As Covid-19 is keeping people home and gyms and studios temporarily closed, loads of live-streamed and video-on-demand (VOD) fitness offerings are popping up all over social media via various platforms. The amount of hourly notifications I’m getting that there’s a “LIVE” boxing or bootcamp class about to begin (from multiple clubs and studios that I follow) is starting to get a bit overwhelming. There is so much out there on the “airwaves” I’m not sure who to watch or which class to take. My inbox is also full of video quick clips and tips about what I should be eating or supplements I should consider to help ward off the Corona virus. With the vast amount of fitness classes and wellness education being bombarded at me, I’ve never felt fitter or healthier – who knew there would be a silver lining to a global pandemic and #socialdistancing.
The fitness industry eats up and spits out music at recording breaking speeds. Its rhythm welcomes members when they first enter club or studio, and then its loud, heart pumping beats motivate a packed class. It’s literally the heartbeat of our trade. But music doesn’t come without a price.
Let’s start at the beginning. Music licensing was created to pay song writers and publishers for the usage of their copyrighted music. When you buy private licensed music on Spotify or iTunes, it gives you permission to play that music
for personal use only.
In order to play music for commercial use, in your fitness club or a public arena where people are paying to participate in events or group fitness classes, you must purchase a public performance license. If businesses are charging a fee and benefiting from the use of copyrighted music, they must pay a performance royalty to the composer, song writer or lyricist.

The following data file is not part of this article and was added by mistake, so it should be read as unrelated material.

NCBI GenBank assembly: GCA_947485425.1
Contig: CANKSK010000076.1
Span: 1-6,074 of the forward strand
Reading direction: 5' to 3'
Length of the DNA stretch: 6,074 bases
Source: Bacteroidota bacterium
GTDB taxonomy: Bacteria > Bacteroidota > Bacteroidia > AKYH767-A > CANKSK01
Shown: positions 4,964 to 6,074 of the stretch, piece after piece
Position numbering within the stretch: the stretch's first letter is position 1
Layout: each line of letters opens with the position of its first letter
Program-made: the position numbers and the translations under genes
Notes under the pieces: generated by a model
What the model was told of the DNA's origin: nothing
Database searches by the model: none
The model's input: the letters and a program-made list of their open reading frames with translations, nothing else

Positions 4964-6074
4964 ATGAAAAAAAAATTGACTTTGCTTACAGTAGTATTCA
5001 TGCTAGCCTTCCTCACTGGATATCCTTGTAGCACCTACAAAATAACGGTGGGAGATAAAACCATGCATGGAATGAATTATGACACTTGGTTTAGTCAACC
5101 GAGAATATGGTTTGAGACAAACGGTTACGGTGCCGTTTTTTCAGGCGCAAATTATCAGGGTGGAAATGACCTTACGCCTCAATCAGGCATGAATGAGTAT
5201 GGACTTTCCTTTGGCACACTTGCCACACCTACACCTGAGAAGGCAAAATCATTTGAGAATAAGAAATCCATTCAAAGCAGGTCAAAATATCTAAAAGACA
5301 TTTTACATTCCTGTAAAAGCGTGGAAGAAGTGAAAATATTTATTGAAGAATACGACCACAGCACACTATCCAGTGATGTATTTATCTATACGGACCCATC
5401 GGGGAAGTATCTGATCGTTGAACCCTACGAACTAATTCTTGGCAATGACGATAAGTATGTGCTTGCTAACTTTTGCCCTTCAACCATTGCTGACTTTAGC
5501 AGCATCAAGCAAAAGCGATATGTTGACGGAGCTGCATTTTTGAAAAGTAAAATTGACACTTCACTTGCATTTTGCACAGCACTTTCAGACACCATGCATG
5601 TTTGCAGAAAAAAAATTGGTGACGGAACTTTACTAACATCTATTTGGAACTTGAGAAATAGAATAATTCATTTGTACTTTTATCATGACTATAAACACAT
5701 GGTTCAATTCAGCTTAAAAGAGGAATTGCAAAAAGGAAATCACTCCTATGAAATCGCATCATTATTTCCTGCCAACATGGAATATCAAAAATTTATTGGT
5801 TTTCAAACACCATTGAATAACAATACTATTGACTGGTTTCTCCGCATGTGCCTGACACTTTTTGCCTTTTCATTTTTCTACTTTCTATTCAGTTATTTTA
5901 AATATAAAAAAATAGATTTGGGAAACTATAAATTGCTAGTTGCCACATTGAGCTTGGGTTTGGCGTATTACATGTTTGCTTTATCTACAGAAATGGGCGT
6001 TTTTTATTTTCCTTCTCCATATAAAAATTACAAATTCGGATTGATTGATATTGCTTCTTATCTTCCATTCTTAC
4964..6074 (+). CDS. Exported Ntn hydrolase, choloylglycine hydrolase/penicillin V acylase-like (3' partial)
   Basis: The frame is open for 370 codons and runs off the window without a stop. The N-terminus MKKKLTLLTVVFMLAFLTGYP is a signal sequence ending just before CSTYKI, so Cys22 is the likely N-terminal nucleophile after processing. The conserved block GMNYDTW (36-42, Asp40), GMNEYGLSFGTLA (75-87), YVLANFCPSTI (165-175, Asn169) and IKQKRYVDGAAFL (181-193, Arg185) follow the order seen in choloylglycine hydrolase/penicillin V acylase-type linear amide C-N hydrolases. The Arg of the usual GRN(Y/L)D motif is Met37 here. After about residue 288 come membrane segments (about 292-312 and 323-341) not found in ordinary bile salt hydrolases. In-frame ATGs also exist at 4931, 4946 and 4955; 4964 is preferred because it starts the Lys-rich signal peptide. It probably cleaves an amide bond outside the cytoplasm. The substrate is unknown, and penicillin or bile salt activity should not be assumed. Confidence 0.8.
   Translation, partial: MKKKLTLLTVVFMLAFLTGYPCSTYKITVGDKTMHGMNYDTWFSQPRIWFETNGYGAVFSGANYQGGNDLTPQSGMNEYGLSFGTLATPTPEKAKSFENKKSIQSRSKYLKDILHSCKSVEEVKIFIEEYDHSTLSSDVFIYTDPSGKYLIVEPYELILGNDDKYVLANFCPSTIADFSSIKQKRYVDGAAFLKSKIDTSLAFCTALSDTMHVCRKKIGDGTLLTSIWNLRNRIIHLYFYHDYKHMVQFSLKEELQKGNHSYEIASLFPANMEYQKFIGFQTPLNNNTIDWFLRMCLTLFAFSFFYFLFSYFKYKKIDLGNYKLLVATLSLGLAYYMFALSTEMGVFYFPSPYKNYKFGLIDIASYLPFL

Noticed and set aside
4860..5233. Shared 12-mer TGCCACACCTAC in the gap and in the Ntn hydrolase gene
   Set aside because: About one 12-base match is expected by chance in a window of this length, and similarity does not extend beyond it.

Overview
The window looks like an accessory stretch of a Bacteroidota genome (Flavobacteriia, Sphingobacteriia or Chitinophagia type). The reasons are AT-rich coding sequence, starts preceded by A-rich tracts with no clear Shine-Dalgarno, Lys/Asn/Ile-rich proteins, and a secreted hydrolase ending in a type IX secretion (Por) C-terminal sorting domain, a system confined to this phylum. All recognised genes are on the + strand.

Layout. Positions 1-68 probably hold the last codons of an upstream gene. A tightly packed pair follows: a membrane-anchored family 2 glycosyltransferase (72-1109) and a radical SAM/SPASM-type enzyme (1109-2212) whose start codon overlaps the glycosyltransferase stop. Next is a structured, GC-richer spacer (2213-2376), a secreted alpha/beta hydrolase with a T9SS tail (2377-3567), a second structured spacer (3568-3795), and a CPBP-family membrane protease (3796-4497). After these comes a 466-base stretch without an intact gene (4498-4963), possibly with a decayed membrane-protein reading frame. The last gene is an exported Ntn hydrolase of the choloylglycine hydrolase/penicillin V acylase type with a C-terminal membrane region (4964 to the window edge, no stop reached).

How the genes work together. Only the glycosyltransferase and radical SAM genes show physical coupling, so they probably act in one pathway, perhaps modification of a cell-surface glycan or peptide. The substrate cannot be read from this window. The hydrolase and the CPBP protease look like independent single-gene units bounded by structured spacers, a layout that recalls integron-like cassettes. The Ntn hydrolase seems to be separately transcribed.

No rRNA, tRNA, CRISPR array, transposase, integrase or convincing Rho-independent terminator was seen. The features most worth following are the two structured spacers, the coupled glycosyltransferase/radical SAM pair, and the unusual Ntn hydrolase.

How do these music creators get paid? That’s where Performance Rights Organizations (PROs) enter the picture. PROs like ASCAP, BMI, SESAC, GMR and SOCAN (in Canada) collect the performance royalties and pay their affiliated song writers and publishers. It’s important for fitness brands to become licensed to play music and comply with the law to ensure these creators are fairly compensated. They help enhance the experience and will continue to create if supported.
If gyms and studios are not doing direct licensing deals with labels or working with the “PROs” and companies like feed.fm, they will need to find a way to stay in compliance with the rules and regulations of the music industry for BOTH in-club and online music.
Due to our #newreality, the focus is now on virtual fitness. What types of music can we use for online consumption? The answer is Royalty Free Music. What is Royalty Free Music? According to Premium Beat by shutterstock, “In a nutshell Royalty Free Music refers to a type of music licensing that allows the purchaser to pay for the music license only once and to use the music for as long as desired”. Although it’s free of royalties, you will most likely still have to pay for it. You will only need to pay once, and then can use it as many times as you want. This is the easiest route to go as the legal work to acquire and use copyrighted music is cumbersome and expensive. Music companies like Dynamix Music have “paid for the right to obtain a master-recording, and duplicate that recording for public sale”. You as a fitness company or professional, can simply purchase these recordings and legally use for your virtual or live-streamed classes.